If you’re going to upgrade the database separately, you need to ensure that the database version you’re upgrading to is certified for your current platform, operating system version and EBS release (and that any interoperability patches have been applied. However, if you’re upgrading the database along with EBS, this becomes less important as you won’t be running the old version of EBS against the new database.

While the 19c database has been certified with EBS 12.1.3 and 12.2, many components/features of 19c still have not been certified. Additionally, if you’re planning a platform migration, Transportable Tablespaces and Transportable Database haven’t been certified with 19c.

Prepare Target
Install Software

First and foremost, prepare the operating system. Make sure that any packages and operating system parameters are set. You can find the particulars in the installation guide and the READMEs for your particular operating system.

Once the operating system has been prepared, the next step is to build a staging area. Here, we are extracting the various 12.2 installation CDs and running the buildStage.sh script. You will also want to patch the startCD at this time.

You will then need to run the RapidWiz tool to install the software on the dbTier and the appsTier. Because we’re doing an upgrade, we can choose to create an “upgrade filesystem” that doesn’t lay down and configure a database. One thing to note here is that the current startCD will lay down the Oracle RDBMS 12c software. If you’re planning to use 19c, you will need to install that independently.

Apply Patches

At this time, you should also apply any database-level patches that are on your list. These include any patches recommended for EBS (the interoperability document will contain a list), the latest PSU (or CPUs), as well as any recommended or “high priority” patches you may have already identified. Remember that you don’t need a database yet, and, by applying patches to the ORACLE_HOME before upgrading the database, we can avoid some redundant steps.

Here, it’s important to note that, with EBS 12.2, we now have a tool called the EBS Technology Code-Level Checker (ETCC), which will scan your database ORACLE_HOME (and your appsTier Technology Stack). ETCC is available as patch 17537119. Unlike most patches, the ETCC patch is updated periodically (at least quarterly) without changing the patch number. The ETCC tool will tell you which EBS recommended patches are missing and will even provide you with a patch number that will allow you to download all of them in a single bundle. (You will still need to apply them individually).

You can also patch some things on the appsTier nodes in advance! Apply patches to each of the appsTier $ORACLE_HOMEs as part of your software installation process (and before your blackout window). Again, ETCC can be your guide here. You can apply any patches that don’t require a database.

If you are performing a platform migration as part of your upgrade, you can perform any preparatory steps (like creating an empty database to receive an import) at this time.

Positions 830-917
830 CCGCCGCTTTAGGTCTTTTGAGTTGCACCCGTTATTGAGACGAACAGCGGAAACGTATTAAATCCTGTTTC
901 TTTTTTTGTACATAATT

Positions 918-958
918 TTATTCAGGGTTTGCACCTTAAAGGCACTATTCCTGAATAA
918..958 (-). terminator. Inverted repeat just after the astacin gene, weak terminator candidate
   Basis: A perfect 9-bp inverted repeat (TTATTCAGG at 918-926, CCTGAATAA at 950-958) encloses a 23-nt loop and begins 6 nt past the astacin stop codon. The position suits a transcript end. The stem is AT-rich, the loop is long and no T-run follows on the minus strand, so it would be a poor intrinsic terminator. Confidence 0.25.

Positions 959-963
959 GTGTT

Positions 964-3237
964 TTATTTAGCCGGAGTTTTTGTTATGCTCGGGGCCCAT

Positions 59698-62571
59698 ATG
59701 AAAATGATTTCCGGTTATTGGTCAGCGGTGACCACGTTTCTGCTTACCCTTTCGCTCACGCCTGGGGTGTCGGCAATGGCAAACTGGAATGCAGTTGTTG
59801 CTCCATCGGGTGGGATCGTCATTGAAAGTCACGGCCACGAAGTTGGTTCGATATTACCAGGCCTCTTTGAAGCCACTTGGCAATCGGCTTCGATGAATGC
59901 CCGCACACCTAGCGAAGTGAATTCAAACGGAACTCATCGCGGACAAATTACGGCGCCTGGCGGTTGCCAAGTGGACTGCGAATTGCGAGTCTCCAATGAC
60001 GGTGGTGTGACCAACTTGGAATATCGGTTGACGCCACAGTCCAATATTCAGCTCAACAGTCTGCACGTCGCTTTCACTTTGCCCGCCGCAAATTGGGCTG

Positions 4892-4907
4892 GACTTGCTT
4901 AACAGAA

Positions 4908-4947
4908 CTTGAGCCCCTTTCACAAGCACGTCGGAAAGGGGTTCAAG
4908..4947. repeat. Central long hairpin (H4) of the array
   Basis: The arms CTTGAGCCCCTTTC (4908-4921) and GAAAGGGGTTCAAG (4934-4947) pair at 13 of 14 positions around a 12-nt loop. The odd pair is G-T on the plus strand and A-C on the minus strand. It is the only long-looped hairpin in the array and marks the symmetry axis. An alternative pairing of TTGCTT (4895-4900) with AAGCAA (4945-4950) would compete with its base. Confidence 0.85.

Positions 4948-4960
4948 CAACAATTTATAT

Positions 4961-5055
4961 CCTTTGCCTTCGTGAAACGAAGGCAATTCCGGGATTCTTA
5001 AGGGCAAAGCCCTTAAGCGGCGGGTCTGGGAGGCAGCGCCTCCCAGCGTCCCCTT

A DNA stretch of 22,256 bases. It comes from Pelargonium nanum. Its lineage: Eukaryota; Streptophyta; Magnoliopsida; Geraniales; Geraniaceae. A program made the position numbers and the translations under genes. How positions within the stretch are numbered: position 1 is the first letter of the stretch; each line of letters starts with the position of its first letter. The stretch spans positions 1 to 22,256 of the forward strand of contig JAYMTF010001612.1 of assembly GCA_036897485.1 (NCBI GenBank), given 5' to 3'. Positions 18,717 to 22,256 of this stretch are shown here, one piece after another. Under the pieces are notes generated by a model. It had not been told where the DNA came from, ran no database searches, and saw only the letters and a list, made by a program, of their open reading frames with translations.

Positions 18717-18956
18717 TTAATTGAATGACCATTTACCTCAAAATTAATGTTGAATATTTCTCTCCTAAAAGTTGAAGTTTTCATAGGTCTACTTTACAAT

Pre-Upgrade Steps (Perform in EBS 12.1)

In our example, we’ve chosen to perform the database upgrade as part of the EBS upgrade outage. We’re also moving to new hardware. Because we haven’t done anything significant (aside from the pre-upgrade steps) to the source environment, we can simply bring the old environment up if we decide to pull the plug.

Before we start the actual upgrade, there are functional pre-upgrade steps that will need to be performed before you do much to the source system. The module-specific pre-upgrade steps for upgrade from any R12 release to R12.2 are straightforward and tend to be things performed as a normal part of your system lifecycle. These steps are well documented in chapter 4 of the upgrade manual. It’s important to note that there is no “TUMS” script for the R12.2 upgrade.

Begin the Upgrade
PHASE ONE: Blackout Window Begins

Here, users are off the system and we shut down the system and begin our blackout window.

In EBS 12.1, disable any database or EBS password complexity rules to avoid problems during the upgrade. We will enable them again on the other side. Make sure that all module passwords are set to known values. This includes APPS, APPLSYS and SYSTEM. Reset APPLSYSPUB and GUEST back to their default values.

There are also a few pre-upgrade steps listed in the upgrade manual that need to be performed by the DBA (disabling triggers, etc.). You will also want to enable maintenance mode at this time.

We also need to copy our datafiles over to our target database and begin the database upgrade. For simplicity, we’re going to assume here that your filesystem layout is unchanged. Copy the datafiles to the new server and upgrade the database according to the MOS note appropriate for your versions and platform. Keep in mind that we’ve already applied any database patches relevant to EBS.

PHASE TWO: Upgrade EBS to R12.2.0

Next, we’re going to apply the latest AD Consolidated Upgrade Patch (CUP) to the 12.2 ${APPL_TOP}. This is done by merging CUP11 with any additional AD patches (Mentioned in MOS 1320300.1) and applying the merge with the same adpatch tool we’re all familiar with.